The provision of fire services is a statutory function of fire authorities under the provisions of the Fire Services Acts 1981 and 2003. My Department supports fire authorities mainly through providing a national legislative framework, setting national policy and developing guidance on operational and other fire service related matters and through capital funding towards appliances and buildings.
A Fire Safety Certificate (FSC) indicates that a building is designed in a way that prevents and limits the spread of fire and that adequate escape facilities are in place. Part III of the Building Control Regulations 1997-2018 provides for the requirements for FSCs in respect of new buildings and for certain works to existing buildings.
Applications for FSCs are examined by Fire Officers, from the Fire Service in each local authority, for compliance with Part B of the Building Regulations. In Dublin, the FSC applications are processed by Dublin Fire Brigade for all four local authorities in the Dublin region.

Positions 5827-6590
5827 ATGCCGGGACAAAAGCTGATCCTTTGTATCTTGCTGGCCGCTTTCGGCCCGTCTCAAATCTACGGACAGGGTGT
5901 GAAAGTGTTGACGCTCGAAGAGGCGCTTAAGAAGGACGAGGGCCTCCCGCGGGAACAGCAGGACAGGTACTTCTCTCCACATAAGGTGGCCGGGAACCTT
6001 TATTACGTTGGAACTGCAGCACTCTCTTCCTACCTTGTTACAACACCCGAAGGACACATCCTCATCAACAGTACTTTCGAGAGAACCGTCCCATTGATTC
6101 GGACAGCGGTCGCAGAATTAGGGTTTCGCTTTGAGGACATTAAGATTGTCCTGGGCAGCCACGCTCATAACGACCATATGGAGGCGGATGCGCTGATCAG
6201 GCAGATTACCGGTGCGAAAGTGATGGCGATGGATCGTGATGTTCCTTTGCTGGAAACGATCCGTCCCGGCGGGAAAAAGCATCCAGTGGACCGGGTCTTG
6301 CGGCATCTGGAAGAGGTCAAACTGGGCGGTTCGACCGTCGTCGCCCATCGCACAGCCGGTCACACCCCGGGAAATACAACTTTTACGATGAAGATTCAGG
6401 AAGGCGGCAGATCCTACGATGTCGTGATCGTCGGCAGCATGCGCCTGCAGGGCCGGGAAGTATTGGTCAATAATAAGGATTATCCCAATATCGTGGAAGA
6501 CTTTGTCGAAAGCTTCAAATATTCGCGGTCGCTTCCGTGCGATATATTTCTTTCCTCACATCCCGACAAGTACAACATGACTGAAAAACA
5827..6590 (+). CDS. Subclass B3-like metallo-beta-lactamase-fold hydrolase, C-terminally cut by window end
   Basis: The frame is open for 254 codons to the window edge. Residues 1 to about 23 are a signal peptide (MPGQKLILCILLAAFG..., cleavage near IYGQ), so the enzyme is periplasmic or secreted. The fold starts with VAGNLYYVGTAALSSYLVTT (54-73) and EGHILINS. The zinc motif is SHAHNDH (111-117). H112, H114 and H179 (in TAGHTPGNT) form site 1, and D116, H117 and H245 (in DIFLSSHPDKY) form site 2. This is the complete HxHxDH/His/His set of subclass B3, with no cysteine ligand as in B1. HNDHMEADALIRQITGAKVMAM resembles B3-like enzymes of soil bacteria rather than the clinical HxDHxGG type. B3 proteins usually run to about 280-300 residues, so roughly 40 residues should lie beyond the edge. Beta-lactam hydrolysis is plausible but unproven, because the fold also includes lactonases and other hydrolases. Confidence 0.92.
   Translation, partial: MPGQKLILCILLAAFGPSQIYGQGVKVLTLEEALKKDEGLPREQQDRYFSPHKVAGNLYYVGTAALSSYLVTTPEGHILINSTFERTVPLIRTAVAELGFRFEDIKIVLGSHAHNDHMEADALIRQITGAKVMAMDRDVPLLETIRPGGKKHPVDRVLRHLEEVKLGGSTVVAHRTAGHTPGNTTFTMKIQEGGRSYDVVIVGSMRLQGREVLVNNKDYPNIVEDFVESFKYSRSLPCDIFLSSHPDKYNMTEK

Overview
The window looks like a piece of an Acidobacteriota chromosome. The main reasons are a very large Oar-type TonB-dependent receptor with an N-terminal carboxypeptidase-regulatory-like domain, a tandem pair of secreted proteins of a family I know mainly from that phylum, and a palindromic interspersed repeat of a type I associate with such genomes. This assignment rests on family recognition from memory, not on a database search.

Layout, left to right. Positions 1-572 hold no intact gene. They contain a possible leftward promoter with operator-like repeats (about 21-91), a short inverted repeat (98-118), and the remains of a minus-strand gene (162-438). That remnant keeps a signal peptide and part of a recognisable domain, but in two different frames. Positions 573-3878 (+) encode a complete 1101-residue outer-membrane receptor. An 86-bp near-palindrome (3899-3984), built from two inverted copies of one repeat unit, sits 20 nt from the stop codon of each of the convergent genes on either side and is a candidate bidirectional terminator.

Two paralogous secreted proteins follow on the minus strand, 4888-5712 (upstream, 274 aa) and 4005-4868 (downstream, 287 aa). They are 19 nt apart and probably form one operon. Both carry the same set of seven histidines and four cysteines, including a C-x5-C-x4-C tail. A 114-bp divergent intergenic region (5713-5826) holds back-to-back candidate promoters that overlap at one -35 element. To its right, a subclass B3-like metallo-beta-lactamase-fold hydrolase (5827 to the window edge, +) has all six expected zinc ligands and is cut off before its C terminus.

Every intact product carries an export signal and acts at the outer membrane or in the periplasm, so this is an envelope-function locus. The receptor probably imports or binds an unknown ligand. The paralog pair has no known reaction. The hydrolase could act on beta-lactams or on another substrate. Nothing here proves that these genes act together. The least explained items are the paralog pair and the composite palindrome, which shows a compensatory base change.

The relevant authority typically aims to process a FSC application within the statutory timeframe of eight weeks. However, as the processing/issuing of FSCs is a demand led function, linked to economic activity in the construction sector, I understand that meeting this target can be challenging at times.
It is critically important that we have a robust FSC regime in place and that certificates are issued within statutory timelines to the greatest extent possible. It is a matter for each local authority to ensure that adequate resources are in place to meet its statutory obligations in the context of the annual budgetary process.
In this regard, the elected members of a local authority have direct responsibility in law for all reserved functions of the authority, which includes adopting the annual budget, and agreeing spending priorities. Under Section 159 of the Local Government Act 2001 staffing and organisational arrangements within a local authority are a matter for the Chief Executive.